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there is fierce backlash this morning from top republicaning after the president sided with the saudis over the murder of jamal khashoggi. the president has refused to accept the high confidence findings that the crown prince ordered the killing. >> it's about america first. they're paying us $400 billion plus to purchase and invest in our country. that's probably the biggest amount ever paid to the united states. >> don't you believe this cia? >> they didn't make a determination. just like i said, maybe he did, maybe he didn't. they did not make that assessment. >> we're going to fact check the president there shortly. but first we want to make this point. the president said he will not abandon saudi arabia in order to hold the saudis to account for the brutal murder of jamal khashoggi. the president is creating a false and misleading choice
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here. holding saudi leaders to account does not require abandoning saudi arabia. in fact, throughout u.s. history, u.s. presidents of both parties have held allies to account for actions the u.s. disagrees with or condemning while maintaining relationships with those allieallies. the u.s. criticized israel while maintaining a robust military and diplomatic alliance. the u.s. condemned egypt's brake down on protesters, again, while maintaining that alliance. more recently, donald trump himself has repeatedly criticized nato allies were not paying enough for europe's defense while, so far at least, maintaining the nato alliance. the choice here is not between the u.s. and saudi relationship. you could say the alliance would be stronger and the u.s. would be stronger if the president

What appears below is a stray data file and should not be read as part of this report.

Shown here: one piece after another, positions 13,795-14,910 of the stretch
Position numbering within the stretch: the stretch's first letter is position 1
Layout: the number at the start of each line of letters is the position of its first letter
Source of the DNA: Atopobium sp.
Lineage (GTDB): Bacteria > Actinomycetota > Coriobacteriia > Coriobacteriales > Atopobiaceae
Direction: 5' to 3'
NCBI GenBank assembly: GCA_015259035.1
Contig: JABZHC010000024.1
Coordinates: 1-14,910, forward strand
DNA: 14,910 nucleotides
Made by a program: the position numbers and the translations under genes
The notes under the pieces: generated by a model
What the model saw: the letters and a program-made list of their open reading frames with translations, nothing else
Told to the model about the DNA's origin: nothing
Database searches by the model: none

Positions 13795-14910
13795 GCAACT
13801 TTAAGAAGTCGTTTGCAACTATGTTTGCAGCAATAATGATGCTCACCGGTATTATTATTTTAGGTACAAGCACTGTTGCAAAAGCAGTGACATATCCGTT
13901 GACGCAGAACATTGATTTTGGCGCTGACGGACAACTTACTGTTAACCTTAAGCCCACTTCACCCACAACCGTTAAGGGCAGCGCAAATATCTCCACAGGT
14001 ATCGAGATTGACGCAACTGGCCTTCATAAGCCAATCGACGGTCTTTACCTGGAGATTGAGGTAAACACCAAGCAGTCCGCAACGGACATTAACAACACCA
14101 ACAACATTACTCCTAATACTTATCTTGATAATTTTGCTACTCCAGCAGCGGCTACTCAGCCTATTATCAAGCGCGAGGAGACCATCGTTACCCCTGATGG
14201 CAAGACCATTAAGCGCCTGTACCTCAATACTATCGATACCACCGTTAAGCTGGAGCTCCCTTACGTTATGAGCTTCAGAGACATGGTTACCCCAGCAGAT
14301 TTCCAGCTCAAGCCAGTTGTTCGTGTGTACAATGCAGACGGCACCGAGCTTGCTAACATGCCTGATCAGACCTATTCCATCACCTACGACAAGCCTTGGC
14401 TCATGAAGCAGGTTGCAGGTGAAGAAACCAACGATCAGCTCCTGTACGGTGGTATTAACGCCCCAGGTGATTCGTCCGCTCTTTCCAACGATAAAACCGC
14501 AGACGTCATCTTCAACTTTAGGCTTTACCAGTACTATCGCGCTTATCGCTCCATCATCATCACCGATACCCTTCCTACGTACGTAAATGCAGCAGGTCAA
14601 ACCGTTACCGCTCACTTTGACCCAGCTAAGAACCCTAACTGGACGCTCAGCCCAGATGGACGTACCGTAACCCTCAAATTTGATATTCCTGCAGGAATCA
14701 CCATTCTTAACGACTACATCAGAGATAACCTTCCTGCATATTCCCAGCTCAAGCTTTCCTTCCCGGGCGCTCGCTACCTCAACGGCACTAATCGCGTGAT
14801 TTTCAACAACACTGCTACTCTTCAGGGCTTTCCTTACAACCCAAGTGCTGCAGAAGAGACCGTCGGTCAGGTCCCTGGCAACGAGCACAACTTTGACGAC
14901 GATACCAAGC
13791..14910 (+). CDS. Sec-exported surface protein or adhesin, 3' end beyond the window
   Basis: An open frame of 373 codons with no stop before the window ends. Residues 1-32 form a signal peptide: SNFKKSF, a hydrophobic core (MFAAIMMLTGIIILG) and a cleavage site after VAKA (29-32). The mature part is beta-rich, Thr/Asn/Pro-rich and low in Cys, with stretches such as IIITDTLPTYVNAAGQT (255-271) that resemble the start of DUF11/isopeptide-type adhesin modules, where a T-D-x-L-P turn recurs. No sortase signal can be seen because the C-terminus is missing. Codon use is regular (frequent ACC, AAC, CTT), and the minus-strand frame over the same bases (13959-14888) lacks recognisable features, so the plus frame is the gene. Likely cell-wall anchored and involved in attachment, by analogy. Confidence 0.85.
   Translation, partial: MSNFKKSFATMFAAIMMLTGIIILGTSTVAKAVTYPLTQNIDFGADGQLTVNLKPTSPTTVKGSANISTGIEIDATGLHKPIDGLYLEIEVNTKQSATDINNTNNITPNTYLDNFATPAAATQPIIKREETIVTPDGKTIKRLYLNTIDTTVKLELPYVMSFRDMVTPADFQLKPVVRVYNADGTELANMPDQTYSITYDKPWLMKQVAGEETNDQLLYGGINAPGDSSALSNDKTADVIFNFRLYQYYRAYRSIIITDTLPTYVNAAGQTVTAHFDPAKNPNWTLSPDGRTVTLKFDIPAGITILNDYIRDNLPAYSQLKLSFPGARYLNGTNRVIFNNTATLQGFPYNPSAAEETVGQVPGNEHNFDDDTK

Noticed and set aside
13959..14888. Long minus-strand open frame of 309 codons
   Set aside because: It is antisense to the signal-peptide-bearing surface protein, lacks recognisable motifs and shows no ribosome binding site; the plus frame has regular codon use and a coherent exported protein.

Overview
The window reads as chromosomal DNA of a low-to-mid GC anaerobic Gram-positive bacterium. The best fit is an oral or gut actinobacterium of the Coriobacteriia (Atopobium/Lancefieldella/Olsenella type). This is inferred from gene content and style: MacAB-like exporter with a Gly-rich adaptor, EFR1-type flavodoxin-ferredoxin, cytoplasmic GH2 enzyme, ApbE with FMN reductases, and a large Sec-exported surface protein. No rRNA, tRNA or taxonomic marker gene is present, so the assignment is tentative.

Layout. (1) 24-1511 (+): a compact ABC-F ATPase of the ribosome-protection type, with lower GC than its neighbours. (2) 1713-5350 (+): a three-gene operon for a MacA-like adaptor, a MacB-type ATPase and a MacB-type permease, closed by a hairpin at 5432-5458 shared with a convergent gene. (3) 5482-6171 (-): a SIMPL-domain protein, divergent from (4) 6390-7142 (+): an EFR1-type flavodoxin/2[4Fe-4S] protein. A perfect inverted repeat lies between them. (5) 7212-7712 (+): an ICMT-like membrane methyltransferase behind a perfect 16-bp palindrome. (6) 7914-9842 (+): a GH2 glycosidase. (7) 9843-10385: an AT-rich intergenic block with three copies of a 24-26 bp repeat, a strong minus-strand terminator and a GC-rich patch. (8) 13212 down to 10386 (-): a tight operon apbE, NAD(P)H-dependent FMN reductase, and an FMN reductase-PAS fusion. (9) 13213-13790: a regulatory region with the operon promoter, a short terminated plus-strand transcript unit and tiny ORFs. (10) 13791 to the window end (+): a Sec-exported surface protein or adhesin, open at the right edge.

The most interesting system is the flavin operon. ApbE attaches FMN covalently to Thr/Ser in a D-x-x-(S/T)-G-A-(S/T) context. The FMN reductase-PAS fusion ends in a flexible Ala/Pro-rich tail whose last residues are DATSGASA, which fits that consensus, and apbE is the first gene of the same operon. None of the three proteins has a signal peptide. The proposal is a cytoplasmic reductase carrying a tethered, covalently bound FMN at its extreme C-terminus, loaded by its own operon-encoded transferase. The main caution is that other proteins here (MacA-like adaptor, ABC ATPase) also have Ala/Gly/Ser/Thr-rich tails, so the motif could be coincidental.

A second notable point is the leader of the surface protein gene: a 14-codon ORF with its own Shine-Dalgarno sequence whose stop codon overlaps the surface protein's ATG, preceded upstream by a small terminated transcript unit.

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held firm on american values over saudi values. let's discuss with the cnn global affairs analyst where jamal khashoggi also worked and david sanger. a bunch of things to run through here, david. but first let's fact check the president on this idea that the cia has not made a definitive assessment here. the fact is this was a high confidence assessment from the cia on the crown prince's involvement here, which is as definitive as intelligence reports get, is it not? >> i think what the president wants here, jim, is a sort of in the room hearing him issue the order. that happens on tv. it rarely happens in the world of intelligence. they have got to assemble the best case they've got and then assign a confidence level to it. but the concept that a hit team